In a recent article, Tautz et al.  1discussed the use of a muscle contracture test for diagnosis of malignant hyperthermia (MH) susceptibility. They correctly noted that there is a 2% chance that contracture testing will incorrectly mislabel an MH-susceptible individual as normal. It is difficult to believe that any of my colleagues will expose a patient to a 2% risk of severe complications by giving triggering anesthetics. In my opinion, the fact that a patient has been evaluated for MH will be a strong indication for using nontriggering anesthesia management. Tautz et al.  stated that there is a consensus among experts that a person who has had contracture testing and who is labeled not susceptible can safely receive triggering anesthetics. Unfortunately, they did not provide references to any written guidelines or consensus statements on that issue.

Tautz et al.  mentioned another reason for using the contractility test: the fact that for certain patients (children, severe asthmatics, and patients with difficult airways) potent inhaled anesthetics are useful. Yes, they are useful. But how safe are they? Is 98% safe enough when we have 100% safe nontriggering alternatives available? Most biopsy centers do not perform these tests for children under 5 yr old.*In the very few situations in which inhalation induction is the safest approach (e.g ., acute epiglottitis or a difficult pediatric airway), the anesthesiologist should be prepared to monitor and treat a possible MH crisis regardless of the patient's test results.

I recall consulting one of my own patients regarding contracture testing after an MH crisis.2According to the clinical grading scale, this patient's likelihood of MH was “almost certain.”3The patient and family were informed, and the patient was advised to wear a Medic Alert bracelet. However, I felt uneasy recommending a procedure that was very expensive ($6,000 USD), invasive (need for another anesthesia, relative disability for 3–4 days), and burdensome (3-h flight to nearest biopsy center), with no clear benefits for the patient. In their article, Tauzt et al.  wrote: “We cannot fault a clinician who wishes to give a nontriggering anesthetic to a person who has had contracture testing and who is not susceptible to MH.” Thank you for not blaming me for playing it safe! But perhaps we should fault an anesthesiologist who unnecessarily canceled elective procedures because he or she was uncomfortable anesthetizing the patients before their MH status had been established by biopsy. The debate about the usefulness of the muscle contracture test has had a long history.4In our era of evidence-based medicine and cost-effective analyses, should we not also reevaluate muscle biopsy testing for MH?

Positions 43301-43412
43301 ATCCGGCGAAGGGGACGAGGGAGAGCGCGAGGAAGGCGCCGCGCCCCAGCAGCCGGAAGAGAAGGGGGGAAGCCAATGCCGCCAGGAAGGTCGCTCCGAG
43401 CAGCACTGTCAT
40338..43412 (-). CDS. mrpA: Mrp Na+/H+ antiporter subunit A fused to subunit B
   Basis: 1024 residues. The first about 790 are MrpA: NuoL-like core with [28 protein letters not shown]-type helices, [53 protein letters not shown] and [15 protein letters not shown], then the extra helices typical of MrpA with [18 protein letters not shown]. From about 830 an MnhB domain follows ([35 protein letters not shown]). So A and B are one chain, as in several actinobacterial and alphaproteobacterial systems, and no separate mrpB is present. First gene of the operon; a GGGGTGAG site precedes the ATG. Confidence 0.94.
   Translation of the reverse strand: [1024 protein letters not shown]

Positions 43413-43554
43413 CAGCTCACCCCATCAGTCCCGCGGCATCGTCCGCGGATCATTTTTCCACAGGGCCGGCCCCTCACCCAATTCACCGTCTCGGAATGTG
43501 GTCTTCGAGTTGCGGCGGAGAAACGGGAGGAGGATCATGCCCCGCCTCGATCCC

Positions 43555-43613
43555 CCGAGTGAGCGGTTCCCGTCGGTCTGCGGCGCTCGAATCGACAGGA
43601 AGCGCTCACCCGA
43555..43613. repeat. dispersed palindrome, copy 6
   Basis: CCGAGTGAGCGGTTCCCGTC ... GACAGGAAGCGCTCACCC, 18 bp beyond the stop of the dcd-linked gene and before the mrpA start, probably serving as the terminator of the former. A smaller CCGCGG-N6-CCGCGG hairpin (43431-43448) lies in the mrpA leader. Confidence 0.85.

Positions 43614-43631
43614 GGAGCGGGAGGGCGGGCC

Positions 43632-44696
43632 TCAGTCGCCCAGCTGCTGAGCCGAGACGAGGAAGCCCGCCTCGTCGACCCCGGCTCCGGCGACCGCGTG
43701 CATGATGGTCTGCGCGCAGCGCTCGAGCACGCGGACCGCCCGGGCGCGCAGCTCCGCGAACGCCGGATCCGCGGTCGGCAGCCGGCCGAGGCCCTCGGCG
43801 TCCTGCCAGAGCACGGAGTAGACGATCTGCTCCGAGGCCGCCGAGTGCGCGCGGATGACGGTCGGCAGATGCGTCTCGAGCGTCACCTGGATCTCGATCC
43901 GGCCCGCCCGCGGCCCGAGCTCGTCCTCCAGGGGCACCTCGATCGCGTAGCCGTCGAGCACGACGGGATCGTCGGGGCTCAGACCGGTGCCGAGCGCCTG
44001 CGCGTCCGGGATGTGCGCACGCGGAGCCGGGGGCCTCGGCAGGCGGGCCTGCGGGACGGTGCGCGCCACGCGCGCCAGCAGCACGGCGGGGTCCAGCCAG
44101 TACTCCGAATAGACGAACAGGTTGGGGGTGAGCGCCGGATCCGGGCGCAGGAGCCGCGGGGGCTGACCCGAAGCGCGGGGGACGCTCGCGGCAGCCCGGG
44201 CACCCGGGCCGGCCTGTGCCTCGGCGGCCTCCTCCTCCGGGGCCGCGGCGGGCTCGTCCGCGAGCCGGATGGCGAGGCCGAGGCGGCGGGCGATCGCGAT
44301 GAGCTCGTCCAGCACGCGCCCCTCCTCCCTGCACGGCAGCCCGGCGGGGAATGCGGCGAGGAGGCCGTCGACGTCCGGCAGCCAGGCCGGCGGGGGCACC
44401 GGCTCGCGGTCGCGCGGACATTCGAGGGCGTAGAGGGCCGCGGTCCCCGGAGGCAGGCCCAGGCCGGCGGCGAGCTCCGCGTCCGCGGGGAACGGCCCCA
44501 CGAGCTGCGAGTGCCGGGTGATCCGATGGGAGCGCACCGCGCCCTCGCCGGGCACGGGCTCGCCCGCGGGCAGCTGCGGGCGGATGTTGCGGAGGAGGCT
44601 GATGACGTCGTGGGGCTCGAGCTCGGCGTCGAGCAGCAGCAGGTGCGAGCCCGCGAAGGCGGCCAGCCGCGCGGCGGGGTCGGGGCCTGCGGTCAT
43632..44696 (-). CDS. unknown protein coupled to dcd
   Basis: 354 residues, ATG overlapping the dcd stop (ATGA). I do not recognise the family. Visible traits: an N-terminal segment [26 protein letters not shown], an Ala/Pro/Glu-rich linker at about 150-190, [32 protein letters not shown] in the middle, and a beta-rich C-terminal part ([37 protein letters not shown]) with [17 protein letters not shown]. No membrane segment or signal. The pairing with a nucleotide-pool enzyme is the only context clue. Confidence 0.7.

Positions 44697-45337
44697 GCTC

Red Deer Regional Medical Center, Red Deer, Alberta, Canada.

Tautz TJ, Urwyler A, Antognini JF, Riou B: Case scenario: Increased end-tidal carbon dioxide. A diagnostic dilemma. Anesthesiology 2010; 112:440–6
Kwetny IM, Finucane BT: Negative arterial to end-tidal carbon dioxide gradient: An additional sign of malignant hyperthermia during desflurane anesthesia. Anest Analg 2006; 102:815–7
Larach MG, Localio AR, Allen GC, Denborough MA, Ellis FR, Gronert GA, Kaplan RF, Muldoon SM, Nelson TE, Ording H: A clinical grading scale to predict malignant hyperthermia susceptibility. Anesthesiology 1994; 80:771–9
Larach MG: Should we use muscle biopsy to diagnose malignant hyperthermia susceptibility? Anesthesiology 1993; 79:1–4